Getting Started with 3D Printing Using Tinkercad
Modeling in Tinkercad
Create a New Design
Navigate to tinkercad.com, and sign up for a new account (if you don't have one already).
Once you've logged in, make sure 3D Designs is selected on the left and click Create new design.
You'll be presented with a blank workplane and a number of shapes on the right side. The basics of Tinkercad are simple: you drag a shape onto the workplane, modify it, and combine it with other shapes. If you right-click and drag on the workplane, it will rotate. If you middle-click and drag on the workplane, it will pan. Try playing around with rotating and panning your workplane to get a feel for how it works.
We'll want to work in inches for this project, so click Edit Grid in the bottom right of the Tinkercad window. You should get a pop-up with some options. Change Units to Inches.
Click Update Grid. At the top left, you should see the name of your project, which should have been given some random sequence of words (for example, mine was named "Fantic Wluff-Gaaris"). You can click on the name and change it to anything you'd like. I'll keep mine as Fantic Wluff-Gaaris because it's awesome (albeit not terribly descriptive).
Lay the Foundation
Click on the red box (from the list of shapes on the right side), and drag it to somewhere near the middle of the workplane. Note that everything we do is relative to the workplane, and we can move the workplane to make things easier (which we'll do in a future step).
Zoom in on the box using the buttons on the left side (or your mouse wheel). Rotate and pan the workplane as necessary to get a good view of your box. With the box selected, click on the red color swatch above the word Solid on the object properties window. From there, you can select the color of your box. No, it won't affect the color of the print (that comes from the color of the filament that we'll choose), but it might make your 3D model easier to see in Tinkercad. I'll leave mine as red; it's a good color.
Click on one of the corners (gray squares), and you should see the footprint dimensions of the box appear on the workplane (you can see that the footprint of the box is 1 x 1 inches).
Click on one of the dimensions to edit it.
We'll make this dimension the width of the enclosure, so type 1.5 and press enter. Click on the other dimension (the length, in our case), and enter 2.0. Your cube should turn into a rectangular box.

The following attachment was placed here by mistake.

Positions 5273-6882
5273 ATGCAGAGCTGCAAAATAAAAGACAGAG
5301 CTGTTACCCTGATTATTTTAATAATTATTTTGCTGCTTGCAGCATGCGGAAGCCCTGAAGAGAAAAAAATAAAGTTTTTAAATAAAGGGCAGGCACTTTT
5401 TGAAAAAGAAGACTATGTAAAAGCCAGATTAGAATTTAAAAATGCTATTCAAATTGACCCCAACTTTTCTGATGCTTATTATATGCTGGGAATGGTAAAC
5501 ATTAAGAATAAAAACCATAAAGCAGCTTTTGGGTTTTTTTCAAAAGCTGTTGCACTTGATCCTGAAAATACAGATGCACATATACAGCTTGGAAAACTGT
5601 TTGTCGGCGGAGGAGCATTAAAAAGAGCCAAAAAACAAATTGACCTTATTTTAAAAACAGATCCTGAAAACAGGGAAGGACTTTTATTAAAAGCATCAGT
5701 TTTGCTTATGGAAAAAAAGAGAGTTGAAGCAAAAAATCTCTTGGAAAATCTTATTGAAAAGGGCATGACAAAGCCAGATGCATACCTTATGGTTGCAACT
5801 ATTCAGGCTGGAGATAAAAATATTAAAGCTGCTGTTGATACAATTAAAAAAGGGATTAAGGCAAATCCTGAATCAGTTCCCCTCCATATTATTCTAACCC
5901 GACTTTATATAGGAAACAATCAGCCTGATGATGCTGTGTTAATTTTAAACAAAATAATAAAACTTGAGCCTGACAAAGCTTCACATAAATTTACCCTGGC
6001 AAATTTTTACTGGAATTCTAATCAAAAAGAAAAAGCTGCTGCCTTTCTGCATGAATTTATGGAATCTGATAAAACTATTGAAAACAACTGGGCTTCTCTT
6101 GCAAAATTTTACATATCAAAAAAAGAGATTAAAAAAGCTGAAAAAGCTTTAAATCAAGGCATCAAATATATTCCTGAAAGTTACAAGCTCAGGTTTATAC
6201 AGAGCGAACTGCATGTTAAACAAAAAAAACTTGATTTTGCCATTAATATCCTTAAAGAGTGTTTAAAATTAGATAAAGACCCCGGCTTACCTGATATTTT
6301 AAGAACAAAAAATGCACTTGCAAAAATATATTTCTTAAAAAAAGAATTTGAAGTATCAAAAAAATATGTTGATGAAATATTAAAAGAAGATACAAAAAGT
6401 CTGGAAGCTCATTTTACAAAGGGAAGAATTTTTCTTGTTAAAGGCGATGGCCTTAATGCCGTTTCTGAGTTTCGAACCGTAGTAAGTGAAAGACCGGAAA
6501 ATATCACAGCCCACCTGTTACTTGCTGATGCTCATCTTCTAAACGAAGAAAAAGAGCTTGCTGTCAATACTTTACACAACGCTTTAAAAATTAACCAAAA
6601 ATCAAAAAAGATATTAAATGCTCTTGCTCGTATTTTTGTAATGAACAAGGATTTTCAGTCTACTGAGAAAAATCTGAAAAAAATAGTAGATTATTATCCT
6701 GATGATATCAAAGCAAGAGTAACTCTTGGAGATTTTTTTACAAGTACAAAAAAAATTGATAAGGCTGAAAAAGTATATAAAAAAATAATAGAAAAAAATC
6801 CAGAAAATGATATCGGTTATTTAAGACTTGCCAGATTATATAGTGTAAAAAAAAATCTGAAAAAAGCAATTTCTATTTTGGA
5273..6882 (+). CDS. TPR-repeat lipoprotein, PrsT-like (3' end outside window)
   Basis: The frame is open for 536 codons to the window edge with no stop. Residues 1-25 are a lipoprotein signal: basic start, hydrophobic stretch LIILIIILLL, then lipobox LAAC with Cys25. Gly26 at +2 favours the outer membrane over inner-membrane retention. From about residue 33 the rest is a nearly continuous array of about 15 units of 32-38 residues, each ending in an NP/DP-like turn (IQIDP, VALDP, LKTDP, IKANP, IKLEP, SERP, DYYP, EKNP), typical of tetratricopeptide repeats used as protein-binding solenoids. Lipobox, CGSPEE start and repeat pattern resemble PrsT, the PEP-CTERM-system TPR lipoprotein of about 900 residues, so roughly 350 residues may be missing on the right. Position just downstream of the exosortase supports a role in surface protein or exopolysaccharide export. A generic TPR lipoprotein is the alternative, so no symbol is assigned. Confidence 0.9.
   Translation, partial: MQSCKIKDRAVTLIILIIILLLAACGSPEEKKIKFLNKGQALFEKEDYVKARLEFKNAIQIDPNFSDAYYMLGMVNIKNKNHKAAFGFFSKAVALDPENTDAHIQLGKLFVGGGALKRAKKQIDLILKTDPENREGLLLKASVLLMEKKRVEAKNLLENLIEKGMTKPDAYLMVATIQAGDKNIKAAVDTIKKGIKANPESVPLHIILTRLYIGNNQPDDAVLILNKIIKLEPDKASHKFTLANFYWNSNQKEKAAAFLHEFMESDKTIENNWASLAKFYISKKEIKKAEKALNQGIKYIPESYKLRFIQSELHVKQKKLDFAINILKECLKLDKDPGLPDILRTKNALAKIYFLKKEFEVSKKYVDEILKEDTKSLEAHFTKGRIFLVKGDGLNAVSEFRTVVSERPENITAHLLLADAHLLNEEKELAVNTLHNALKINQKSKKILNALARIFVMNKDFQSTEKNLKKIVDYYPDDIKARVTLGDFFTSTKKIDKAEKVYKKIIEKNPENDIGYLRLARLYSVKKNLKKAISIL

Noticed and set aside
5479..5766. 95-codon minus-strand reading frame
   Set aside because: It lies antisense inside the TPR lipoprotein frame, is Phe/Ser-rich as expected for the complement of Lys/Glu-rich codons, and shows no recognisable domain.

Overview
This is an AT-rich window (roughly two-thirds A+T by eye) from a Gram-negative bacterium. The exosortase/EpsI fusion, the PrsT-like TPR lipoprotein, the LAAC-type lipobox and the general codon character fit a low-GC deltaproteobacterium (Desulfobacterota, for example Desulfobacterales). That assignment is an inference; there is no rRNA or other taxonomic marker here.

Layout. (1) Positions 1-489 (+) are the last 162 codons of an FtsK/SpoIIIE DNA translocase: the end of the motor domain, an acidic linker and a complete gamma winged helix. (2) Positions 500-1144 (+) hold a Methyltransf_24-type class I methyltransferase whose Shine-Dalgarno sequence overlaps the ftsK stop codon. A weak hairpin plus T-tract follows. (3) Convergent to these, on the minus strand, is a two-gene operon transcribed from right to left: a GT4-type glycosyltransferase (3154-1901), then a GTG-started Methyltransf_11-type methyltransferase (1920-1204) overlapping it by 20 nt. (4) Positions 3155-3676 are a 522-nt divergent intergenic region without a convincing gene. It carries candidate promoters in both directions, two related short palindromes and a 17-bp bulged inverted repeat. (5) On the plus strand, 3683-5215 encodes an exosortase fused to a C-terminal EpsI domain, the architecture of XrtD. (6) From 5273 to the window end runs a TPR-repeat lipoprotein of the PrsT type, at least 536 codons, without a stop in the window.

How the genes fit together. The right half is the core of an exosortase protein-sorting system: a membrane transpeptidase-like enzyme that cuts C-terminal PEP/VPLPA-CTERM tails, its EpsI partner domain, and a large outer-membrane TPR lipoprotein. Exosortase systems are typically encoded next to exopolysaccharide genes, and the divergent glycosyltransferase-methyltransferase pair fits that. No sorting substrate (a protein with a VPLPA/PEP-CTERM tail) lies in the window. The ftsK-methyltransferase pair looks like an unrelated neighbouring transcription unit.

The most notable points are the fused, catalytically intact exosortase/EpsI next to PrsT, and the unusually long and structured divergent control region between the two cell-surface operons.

Click on the height node (gray box in the middle of the top of your box object). This will display the height (in inches) of your box.
Click on the dimension (1 in this case) and change it to 0.1. In my experience, 0.1 inches is a good thickness for walls for an enclosure like this. Any thinner, and they become quite flimsy.
This box will act as the base of our enclosure. We will build the screw posts and walls up around it. However, the lid for our enclosure looks exactly like this base (but with screw holes). To make life easier, let's just copy this base. Click on the box, and then click the Duplicate button on the top left.
You should now have two of the same boxes taking up the same space. Click on one and drag it over a few inches, making sure to leave a gap between them.
At this point, we should have the foundation for the base of the enclosure as well as the lid.
Drill Holes in the Lid
Let's make screw holes in the lid next. Above the red box and orange cylinder objects on the right pane, you should see a box and cylinder with gray stripes. These are "hole" objects that are useful for cutting, notching, and drilling into other objects. It's helpful to think of them as negative objects that subtract parts from other objects.
Drag one of the gray striped cylinders to the workplane and change the width and height dimensions to 0.14 inches (remember from the drawing: the screw holes in the lid need to have a diameter of 0.14 inches). The height doesn't matter, as we'll be using these to "drill" into the lid (so long as it's at least as tall as the lid).
Because everything is relative in Tinkercad (there is no 0,0 origin, unless you create an arbitrary one with the ruler--but we won't need to do that for this tutorial), we will need to align the cylinder with the corner of our lid and move it from there to precisely place it. Select both the cylinder and the second box we created (left-click and drag a selection around them, or hold shift and click on both the cylinder and box).